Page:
I love the idea of the Valori Wells sewing cards - so simple and cute. I got the Birds Eye View Quilt one which I haven't made yet and also the Little Cell Phone Wallet which I whipped up the other day.
I love it! I made it from a Duckcloth linen (I think...its certainly heavier than the normal quilting cotton I use) piece which I picked up at the craft fair this year. They had a basket of remnants and offcuts which were all $4 or $8 depending on size. I also got the webbing for the strap at the fair - we don't get a big range of that sort thing down here and am now seriously wishing I had bought a lot more...
The sewing card picture uses various different fabrics inside and out, but I wanted to keep it simple and just use the (lovely) one I had.
I absolutely love the final product. Am thinking of sending it to my sister for her birthday but I kind of don't want to (I want to keep it for me!!!). However, I should probably be a bit more objective and review the pattern rather than just raving about the finished product (have I mentioned I love it?!!). So here goes with a bit of a review:
The pattern cards are a great idea, but the Little Cell Phone wallet has a few omissions / areas where it could be improved. Firstly, the attachment of the straps was a little unclear to me. As the picture below shows, they are attached to the back pocket. I have done a fair bit of sewing and so didn't fall into the trap of attaching them too close to the edge, but I think someone who hadn't done a lot of this sort of thing might. I think including their placement on the card diagrams might have been a good idea...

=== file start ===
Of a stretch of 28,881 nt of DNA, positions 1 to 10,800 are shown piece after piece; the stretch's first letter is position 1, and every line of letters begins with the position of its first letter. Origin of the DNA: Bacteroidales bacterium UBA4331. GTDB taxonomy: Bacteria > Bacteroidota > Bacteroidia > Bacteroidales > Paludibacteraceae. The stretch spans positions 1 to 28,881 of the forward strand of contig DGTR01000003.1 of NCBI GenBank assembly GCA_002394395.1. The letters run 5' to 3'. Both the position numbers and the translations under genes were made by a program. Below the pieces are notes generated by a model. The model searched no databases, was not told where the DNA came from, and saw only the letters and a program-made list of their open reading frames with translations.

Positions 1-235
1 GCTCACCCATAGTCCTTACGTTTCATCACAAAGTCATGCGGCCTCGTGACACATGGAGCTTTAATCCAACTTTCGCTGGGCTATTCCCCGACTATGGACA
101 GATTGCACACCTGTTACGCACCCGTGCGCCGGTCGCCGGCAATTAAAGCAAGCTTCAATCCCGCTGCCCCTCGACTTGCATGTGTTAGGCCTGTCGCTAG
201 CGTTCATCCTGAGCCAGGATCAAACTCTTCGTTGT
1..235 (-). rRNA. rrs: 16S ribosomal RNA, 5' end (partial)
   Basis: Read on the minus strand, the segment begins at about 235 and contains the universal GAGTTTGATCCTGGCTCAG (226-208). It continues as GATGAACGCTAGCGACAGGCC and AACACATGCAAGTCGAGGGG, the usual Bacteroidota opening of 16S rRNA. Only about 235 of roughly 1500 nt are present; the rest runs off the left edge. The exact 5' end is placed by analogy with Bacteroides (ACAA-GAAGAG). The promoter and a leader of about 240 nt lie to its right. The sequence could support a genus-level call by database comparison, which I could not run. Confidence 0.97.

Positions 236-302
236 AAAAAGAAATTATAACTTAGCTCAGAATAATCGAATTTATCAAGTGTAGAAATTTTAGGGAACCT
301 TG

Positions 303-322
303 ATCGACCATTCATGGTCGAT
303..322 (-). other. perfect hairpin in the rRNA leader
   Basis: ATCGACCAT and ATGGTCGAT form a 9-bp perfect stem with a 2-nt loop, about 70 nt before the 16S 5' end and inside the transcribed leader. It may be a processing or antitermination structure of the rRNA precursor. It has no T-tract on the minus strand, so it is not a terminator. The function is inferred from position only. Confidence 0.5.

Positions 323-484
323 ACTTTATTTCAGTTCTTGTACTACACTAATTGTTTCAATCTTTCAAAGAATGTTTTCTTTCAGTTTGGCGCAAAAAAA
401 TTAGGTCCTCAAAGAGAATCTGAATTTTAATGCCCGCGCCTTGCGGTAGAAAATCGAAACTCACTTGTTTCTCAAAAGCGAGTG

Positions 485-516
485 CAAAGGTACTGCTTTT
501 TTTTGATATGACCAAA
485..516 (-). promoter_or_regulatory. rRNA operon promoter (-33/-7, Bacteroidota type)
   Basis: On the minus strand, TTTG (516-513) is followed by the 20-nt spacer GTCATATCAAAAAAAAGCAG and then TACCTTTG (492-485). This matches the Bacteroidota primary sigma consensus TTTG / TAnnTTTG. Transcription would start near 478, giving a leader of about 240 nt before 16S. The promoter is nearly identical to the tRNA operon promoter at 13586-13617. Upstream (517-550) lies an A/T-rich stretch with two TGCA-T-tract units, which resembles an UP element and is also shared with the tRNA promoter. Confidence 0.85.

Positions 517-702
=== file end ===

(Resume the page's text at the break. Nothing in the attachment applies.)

Similarly the instructions for attaching the magnetic snaps are awful. Well maybe not awful, because she doesn't know which kind you would buy, but perhaps in the wrong place. You get right to the end of the instructions and it says "attach the snaps...according to the manufacturers directions". I read all the way through and realised I needed to deal with snaps a lot earlier than this but a novice sewist might be a bit stumped about when to do these things. My snaps are the ones with prongs on the back which you insert from the right side to the wrong side (preferably on a piece of fabric which is interfaced or at least has been reinforced at the point where you add a snap with an appropriately sized square of interfacing). You then put a washer over the prongs and push them down to lock the snap in place. How anyone could even try and do this once the thing was sewn together I don't know. I realise there would be other types of snaps which might be sew on once finished, but perhaps a note a the start about deciding when this should happen and about trying to use the interfaced piece where possible would be of benefit.
Another issue is that my cellphone doesn't actually fit...I can't blame a pattern designer for having a largeish phone, though I don't think an iPhone will fit either, and they are pretty common. It does fit on the inside biggest pocket so that's no drama, though perhaps a note about measuring things and advice on extending them would be good. Not sure how you would fit that on a card though :)
I think I might modify this design a bit to have a zip pocket on the back for change and then keep the phone inside, or perhaps lengthen the back pocket and therefore the overall length. A few other issues as follows:
- I had to adjust the snap placement as they would have been way to close to the top / bottom of pieces for me to easily sew the seam (not an issue if attaching at the end...) and also for the top stitching to occur (see below).
- The picture on the card shows the pockets inside are top stitched about 1/8th inch from the top edge. This isn't included in the instructions except for the back pocket, but I think that's just an instructions sequencing issue.
- This was very tricky to turn and you had to be careful to turn at the right point or you ended up with pockets inside and had to do another half turn to make them on the outside (that's probably not clear in words). Again no big deal but a newbie might have issues.